Nearly 90, a Fergus Falls veteran continues pursuing his passion for woodworking well into retirement
FERGUS FALLS, Minn. — For many, retirement is all about kicking back, enjoying the sunsets and calling every day Saturday.
But just weeks away from turning 90, Cliff Ouren of Fergus Falls continues to be productive, creating intricate wooden works of art.
"I like working, period; I don't like laying around," said Ouren, who would often be out working in the shop by 4 a.m. using a scroll saw — and lots of patience — to create everything from birdhouses to working circus rides and grandfather clocks.
Ouren served in the military during the Korean War and when the farm boy returned home, he headed to Alaska to work in a salmon cannery.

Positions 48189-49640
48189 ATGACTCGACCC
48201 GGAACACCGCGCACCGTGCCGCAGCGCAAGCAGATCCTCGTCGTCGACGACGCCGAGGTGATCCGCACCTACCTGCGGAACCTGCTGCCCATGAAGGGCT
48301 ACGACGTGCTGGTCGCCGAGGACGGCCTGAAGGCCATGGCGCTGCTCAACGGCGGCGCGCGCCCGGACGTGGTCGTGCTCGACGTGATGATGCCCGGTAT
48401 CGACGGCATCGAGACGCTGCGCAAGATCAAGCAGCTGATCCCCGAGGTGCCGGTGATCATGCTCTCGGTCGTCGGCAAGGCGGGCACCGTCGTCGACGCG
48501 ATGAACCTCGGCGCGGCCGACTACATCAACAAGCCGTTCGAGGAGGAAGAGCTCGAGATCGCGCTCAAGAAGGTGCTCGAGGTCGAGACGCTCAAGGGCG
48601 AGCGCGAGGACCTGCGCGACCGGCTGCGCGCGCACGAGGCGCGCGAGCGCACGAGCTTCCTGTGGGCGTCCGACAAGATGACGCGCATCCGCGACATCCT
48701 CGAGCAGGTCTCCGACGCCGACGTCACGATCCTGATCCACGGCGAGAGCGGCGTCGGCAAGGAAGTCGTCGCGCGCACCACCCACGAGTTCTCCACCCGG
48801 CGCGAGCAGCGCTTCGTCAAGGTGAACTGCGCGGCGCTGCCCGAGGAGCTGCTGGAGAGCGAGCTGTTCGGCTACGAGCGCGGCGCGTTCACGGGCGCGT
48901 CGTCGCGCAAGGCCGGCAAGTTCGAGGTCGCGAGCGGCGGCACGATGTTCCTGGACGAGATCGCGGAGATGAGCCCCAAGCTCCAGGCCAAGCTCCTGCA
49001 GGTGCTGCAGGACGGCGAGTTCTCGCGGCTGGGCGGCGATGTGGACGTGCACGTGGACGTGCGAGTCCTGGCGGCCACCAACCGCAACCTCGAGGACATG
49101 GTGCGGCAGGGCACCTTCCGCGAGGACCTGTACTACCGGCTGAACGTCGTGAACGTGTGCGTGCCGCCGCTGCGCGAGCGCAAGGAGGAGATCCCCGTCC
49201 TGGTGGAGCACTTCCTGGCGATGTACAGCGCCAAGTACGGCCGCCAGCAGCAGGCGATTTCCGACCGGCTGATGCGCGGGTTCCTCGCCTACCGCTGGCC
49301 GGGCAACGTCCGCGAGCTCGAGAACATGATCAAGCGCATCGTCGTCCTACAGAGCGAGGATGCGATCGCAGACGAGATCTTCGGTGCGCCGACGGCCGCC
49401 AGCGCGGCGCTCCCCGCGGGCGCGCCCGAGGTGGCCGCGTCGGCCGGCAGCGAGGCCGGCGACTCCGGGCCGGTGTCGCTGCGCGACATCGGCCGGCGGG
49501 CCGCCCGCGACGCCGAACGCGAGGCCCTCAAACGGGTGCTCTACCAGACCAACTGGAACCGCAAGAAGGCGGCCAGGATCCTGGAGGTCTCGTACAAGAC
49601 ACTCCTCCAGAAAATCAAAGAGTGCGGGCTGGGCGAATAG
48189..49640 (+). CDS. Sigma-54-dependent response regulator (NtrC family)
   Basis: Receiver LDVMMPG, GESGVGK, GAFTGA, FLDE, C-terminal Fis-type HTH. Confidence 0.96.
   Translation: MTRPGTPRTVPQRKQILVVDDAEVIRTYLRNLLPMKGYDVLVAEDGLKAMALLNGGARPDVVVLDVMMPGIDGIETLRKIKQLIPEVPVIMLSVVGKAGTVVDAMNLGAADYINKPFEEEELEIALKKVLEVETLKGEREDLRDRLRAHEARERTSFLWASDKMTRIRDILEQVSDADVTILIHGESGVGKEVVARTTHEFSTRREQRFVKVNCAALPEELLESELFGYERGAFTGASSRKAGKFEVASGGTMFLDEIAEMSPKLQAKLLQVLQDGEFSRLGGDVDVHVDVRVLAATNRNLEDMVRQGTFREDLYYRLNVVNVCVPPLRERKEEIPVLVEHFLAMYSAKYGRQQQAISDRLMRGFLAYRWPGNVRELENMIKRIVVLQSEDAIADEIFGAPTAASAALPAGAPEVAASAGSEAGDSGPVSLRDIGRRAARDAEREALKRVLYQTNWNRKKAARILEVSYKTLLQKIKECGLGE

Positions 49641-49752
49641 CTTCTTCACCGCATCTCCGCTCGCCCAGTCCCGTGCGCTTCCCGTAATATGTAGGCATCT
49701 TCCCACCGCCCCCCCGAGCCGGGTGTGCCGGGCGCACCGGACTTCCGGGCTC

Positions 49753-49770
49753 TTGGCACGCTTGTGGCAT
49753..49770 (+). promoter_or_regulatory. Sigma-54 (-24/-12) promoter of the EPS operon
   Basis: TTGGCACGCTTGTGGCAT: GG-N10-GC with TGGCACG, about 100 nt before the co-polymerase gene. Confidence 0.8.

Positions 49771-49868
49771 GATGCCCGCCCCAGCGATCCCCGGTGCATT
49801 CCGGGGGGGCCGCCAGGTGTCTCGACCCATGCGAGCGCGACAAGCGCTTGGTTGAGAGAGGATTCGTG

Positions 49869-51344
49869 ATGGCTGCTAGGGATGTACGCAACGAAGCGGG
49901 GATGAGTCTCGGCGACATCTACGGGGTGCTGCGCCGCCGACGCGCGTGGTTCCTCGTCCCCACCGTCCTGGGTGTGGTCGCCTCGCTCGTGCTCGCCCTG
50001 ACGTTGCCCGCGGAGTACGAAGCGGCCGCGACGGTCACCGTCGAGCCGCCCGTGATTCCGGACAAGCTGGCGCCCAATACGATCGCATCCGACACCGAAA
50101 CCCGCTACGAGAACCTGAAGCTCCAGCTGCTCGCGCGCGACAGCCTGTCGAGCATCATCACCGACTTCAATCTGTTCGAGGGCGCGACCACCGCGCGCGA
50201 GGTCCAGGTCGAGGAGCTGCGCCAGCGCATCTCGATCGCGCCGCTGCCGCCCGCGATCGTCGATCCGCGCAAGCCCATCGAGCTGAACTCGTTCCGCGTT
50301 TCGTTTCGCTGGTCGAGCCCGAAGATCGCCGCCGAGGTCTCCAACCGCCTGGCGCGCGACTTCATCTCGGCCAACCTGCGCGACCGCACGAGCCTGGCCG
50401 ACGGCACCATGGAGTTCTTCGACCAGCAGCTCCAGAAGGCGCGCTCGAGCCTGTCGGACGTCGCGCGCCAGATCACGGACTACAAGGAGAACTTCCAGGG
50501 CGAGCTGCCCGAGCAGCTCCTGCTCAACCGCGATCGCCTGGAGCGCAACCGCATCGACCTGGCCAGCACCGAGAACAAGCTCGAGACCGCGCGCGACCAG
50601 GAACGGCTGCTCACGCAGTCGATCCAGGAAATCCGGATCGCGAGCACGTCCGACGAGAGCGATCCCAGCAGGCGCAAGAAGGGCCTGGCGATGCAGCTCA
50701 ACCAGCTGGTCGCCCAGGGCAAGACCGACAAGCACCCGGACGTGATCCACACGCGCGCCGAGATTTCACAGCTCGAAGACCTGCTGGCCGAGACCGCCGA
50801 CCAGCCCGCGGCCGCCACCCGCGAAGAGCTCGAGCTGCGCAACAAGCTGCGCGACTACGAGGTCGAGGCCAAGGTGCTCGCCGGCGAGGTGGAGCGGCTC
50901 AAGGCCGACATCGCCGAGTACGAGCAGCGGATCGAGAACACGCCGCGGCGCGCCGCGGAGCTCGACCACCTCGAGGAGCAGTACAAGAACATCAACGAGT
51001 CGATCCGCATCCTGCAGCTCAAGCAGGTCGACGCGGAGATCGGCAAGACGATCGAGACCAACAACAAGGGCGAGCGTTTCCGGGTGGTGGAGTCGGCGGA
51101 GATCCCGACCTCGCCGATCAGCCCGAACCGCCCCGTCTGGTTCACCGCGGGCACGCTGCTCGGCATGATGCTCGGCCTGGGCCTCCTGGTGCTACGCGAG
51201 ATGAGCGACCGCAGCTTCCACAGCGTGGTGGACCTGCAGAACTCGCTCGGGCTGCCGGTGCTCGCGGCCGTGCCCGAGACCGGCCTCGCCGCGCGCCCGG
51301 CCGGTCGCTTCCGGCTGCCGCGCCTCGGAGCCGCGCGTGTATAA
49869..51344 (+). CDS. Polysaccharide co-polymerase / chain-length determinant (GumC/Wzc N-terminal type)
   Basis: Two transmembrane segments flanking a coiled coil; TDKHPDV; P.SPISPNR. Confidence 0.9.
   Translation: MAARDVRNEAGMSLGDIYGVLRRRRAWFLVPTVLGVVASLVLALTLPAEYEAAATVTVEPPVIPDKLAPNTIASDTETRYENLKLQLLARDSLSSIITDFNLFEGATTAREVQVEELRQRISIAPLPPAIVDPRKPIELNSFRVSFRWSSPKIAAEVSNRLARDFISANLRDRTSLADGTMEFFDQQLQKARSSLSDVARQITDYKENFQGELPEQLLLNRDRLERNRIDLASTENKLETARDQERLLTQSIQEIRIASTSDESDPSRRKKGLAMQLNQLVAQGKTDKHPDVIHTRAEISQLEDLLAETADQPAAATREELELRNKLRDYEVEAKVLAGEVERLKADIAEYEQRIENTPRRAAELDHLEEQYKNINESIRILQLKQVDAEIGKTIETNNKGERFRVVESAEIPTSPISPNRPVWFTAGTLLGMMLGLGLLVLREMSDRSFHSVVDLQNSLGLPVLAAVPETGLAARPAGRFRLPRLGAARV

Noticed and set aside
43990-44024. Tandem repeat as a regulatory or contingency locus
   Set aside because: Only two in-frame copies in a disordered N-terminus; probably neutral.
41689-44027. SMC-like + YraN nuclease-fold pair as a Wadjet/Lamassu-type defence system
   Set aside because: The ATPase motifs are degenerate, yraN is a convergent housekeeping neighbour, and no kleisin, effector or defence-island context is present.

Years later in retirement, he turned to woodworking, though it could hardly be considered the end of his career.
He now spends his time at the Fergus Falls Veterans Home turning out wood projects that have been a part of his life for decades. He sells the work to benefit his fellow veterans.
The birdhouses he makes and sells are nothing compared to his other works of art. One is a beautifully intricate, wooden carousel that can make its two-dimensional animal shapes rise up and down as it spins.
He also has created an equally intricate Ferris wheel.
"To get everything timed, there's so much mechanism in that," Ouren said.
Ouren also has made highly-detailed grandfather clocks. They are covered in scenes of nature and wildlife, all cut with a scroll saw. In all, he has sold 41 of them.
"It is not just patience. It takes a lot of time," Ouren said. "If you don't like what you are doing, forget it."
The items he makes are sold at the Veterans Home and he doesn't keep the profits. Ouren turns it all back to the recreation program at the home so he and fellow vets can go to baseball games and morning cafe breakfasts downtown.
"I give back every penny I take in," Ouren said. "If you could find a place better than they are here, I'd sure like to see it."